Within connectivity- group, all individuals are treated identically since they share the same price, the same degree , and the same probability demand function . So with , the law of large numbers tells us is also the fraction of individuals who are willing to take vaccine *within* connectivity- group. We also recall some of these individuals who wanted to purchase the vaccine could not do so due to the insufficient supply; multiplying this fraction by the probability of getting vaccinated thus leads to the immunized fraction within the group.

Now we can track the evolution of disease prevalence for any given through mean-field equation [13], [16], [17](2)where the first term on the right-hand side reflects the unit recovery rate assumption made above. The second term measures the probability a healthy node in this group becomes infected through contacts with others. Given the vaccine works perfectly, we need to remove the subgroup of immunized individuals from consideration and product gives us the fraction of susceptible nodes within the group. For each susceptible node, her probability of getting infected is proportional to the spreading rate and the number of links connecting her to an infected node , where is the probability any given link connects to an infected node. More specifically, is calculated as(3)where the second equality is because for . We focus on the stationary state of the system; imposing condition on equation (2) gives us expressions for stationary within-group fractions of infected nodes for all groups i.e(4)where(5)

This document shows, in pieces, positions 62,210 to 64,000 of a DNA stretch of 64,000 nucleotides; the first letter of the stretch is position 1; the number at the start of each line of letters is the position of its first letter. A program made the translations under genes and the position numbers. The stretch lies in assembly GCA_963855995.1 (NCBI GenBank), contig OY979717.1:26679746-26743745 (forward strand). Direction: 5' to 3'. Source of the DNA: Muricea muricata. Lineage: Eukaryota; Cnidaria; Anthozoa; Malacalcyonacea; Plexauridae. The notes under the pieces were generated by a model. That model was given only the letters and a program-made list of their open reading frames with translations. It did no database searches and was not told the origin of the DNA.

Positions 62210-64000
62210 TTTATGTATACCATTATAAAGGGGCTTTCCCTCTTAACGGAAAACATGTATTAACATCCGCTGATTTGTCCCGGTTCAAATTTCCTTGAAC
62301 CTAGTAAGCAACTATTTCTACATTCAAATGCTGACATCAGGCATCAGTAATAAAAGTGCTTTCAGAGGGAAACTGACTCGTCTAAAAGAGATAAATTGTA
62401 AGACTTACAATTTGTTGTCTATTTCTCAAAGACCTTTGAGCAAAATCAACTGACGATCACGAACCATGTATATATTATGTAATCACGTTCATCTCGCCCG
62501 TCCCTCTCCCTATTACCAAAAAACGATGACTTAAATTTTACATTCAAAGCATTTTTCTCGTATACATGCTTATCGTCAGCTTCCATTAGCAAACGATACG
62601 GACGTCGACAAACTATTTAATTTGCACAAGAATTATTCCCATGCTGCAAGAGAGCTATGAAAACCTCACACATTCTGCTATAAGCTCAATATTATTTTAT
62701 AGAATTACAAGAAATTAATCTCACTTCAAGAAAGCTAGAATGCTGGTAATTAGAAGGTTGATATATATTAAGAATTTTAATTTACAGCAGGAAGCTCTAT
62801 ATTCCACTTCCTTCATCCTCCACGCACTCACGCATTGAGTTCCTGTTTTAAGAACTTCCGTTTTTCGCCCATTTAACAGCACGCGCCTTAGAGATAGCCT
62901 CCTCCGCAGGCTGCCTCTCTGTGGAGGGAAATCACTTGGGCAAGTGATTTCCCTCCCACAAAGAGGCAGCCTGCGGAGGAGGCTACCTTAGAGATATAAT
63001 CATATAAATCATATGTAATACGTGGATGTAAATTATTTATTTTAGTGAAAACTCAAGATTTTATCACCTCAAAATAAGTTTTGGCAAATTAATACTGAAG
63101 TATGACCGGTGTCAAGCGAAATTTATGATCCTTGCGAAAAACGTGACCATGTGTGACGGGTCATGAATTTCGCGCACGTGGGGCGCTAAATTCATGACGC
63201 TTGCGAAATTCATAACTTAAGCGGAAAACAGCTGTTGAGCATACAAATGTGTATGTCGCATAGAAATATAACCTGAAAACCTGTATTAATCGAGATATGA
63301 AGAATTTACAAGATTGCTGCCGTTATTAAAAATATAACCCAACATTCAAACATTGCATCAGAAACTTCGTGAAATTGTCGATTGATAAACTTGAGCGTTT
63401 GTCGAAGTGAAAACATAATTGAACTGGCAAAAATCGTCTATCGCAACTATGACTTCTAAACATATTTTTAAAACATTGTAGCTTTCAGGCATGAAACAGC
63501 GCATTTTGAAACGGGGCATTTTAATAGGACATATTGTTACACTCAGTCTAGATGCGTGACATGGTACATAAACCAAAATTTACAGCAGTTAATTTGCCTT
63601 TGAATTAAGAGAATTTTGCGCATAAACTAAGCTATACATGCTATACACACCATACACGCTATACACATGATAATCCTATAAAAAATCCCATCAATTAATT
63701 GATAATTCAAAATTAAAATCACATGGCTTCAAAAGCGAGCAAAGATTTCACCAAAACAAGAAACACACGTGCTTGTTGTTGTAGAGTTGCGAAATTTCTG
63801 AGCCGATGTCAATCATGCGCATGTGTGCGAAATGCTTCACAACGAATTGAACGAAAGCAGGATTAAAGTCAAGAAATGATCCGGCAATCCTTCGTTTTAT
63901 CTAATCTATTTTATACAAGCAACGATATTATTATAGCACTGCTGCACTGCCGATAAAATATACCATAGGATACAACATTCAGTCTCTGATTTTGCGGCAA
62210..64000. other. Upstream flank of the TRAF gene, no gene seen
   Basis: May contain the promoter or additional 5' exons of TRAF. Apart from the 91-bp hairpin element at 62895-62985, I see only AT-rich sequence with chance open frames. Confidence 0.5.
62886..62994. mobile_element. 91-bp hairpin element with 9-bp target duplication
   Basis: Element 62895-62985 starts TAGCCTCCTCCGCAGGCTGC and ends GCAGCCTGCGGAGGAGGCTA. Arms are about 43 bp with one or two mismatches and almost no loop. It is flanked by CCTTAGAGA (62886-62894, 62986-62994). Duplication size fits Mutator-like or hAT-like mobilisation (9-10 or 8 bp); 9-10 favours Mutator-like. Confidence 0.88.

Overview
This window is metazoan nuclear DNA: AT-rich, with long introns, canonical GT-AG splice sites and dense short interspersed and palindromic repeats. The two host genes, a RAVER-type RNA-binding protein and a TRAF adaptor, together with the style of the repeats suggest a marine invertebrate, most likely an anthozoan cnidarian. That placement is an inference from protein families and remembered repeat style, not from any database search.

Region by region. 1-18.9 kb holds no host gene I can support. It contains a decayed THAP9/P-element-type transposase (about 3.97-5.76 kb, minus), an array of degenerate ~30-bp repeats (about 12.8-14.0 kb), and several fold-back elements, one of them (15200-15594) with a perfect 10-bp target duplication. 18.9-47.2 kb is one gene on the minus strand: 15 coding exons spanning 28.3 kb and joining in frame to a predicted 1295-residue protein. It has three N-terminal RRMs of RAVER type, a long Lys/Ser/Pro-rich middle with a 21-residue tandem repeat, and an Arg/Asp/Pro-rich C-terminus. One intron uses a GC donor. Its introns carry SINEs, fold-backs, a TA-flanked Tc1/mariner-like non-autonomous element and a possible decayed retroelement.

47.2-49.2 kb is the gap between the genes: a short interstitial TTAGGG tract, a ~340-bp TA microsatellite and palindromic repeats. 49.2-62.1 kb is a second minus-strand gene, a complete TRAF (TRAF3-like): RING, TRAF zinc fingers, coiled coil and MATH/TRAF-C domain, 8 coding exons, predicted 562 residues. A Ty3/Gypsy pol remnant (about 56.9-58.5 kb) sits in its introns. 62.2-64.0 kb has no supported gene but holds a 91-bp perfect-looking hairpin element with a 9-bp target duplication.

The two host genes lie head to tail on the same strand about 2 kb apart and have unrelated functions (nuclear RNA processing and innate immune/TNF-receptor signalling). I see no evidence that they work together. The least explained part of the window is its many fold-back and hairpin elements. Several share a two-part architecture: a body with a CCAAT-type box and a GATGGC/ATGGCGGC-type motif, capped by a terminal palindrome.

## Results

In this section, we first show why a uniform subsidy policy could make things even worse, then investigate the effects of a targeted policy, and check the robustness of our results on general scale-free networks.

### Uniform Subsidization

#### Persistence of the disease.

Substituting equation (4) into (5) and imposing continuous approximation give us.(6)

Obviously equation (6) admits a trivial solution . To check the existence of a non-trivial solution, denote by the right-hand side of (6), we have , , and(7)

Define , then from equation (1) we have always holds, this in turn gives us(8)

Since in the BA network, we have , this suggests equation (6) admits a non-trivial solution . To see this non-trivial solution is unique, just check that is strictly decreasing in .